Ali’s blog

Mostly quant stuff with occasional digressions

Peak oil

Posted by alifinmath on April 13, 2008

This is a piece by a prof of conservation biology:

Most of the world’s oil pumps are about to shut down.

We have sufficient supply to keep the world running for 30 years or so, at the current level of demand. But that’s irrelevant because the days of inexpensive oil are behind us. And the American Empire absolutely demands cheap oil.

We passed the world oil peak in 2005, and we’ve been easing down the other side by acquiring oil at the point of a gun – actually, guns are the smallest of the many weapons we’re using – paying more for oil and destroying one culture after another as the high price of crude oil forces supply disruptions and power outages in Third World countries.

The world peaked at 74.3 million barrels per day in May 2005. The two-year decline to 73.2 million barrels per day produced a doubling of the price of crude. Later this year, we fall off the oil-supply cliff, with global supply plummeting below 70 million barrels/day. Oil at merely $100 per barrel will seem like the good old days.

Within a decade, we’ll be staring down the barrel of a crisis: Oil at $400 per barrel brings down the American Empire, the project of globalization and water coming through the taps. Never mind happy motoring through the never-ending suburbs in the Valley of the Sun. In a decade, unemployment will be approaching 100 percent, inflation will be running at 1,000 percent and central heating will be a pipe dream.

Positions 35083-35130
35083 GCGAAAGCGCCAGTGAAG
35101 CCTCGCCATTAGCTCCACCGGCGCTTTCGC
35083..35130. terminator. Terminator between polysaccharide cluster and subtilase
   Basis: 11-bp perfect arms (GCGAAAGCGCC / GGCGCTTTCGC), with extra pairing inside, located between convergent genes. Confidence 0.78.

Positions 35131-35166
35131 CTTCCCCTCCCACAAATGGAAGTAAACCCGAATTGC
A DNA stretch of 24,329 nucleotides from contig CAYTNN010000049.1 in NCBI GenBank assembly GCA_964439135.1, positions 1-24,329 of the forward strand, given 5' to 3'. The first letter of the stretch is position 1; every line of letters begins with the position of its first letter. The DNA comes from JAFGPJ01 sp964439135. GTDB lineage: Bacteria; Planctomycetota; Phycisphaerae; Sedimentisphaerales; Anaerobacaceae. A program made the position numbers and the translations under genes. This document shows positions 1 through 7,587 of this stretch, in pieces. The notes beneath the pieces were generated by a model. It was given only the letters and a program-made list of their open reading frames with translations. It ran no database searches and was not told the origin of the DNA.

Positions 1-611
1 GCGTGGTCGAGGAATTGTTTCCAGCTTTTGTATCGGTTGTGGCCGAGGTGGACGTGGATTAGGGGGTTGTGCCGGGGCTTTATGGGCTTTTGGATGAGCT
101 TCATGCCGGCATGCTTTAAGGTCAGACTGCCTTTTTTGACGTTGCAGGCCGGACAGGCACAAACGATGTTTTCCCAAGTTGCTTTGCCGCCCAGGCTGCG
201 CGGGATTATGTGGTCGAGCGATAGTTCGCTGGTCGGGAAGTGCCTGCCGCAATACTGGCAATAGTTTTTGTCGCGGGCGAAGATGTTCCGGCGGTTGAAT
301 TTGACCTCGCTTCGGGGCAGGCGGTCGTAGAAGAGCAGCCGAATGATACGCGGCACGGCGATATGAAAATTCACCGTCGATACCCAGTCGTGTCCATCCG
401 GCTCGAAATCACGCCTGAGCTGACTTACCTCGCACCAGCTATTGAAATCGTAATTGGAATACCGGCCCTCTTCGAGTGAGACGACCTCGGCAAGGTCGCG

In short, this country will be well on its way to the post-industrial Stone Age.

Ninety percent of the oil consumed in this country is burned by airplanes, ships, trains and automobiles. You can kiss goodbye groceries at the local big-box grocery store: Our entire system of food production and delivery depends on cheap oil.

If you’re alive in a decade, it will be because you’ve figured out how to forage locally.

For individuals interested in making other arrangements, it’s time to start acquiring myriad requisite skills.

Painful though it might be, it’s time to abandon the cruise ship of empire in exchange for a lifeboat.

He may have a point. When the Soviet empire came down, a lot of Russians stayed alive simply because they grew veggies on their small allotments to supplement other sources of income (if any). An American observer in St. Petersburg in the late ’90s observed all the cats had vanished: they’d all been eaten. It’s plausible that the energy-intensive USA could come tumbling down in like manner (maybe even more apocalyptically). As for myself, I’ve always lived (relatively) frugally. Bought my first car when I was 44 (needed it to drive to work) and sold it a couple of years later.

 

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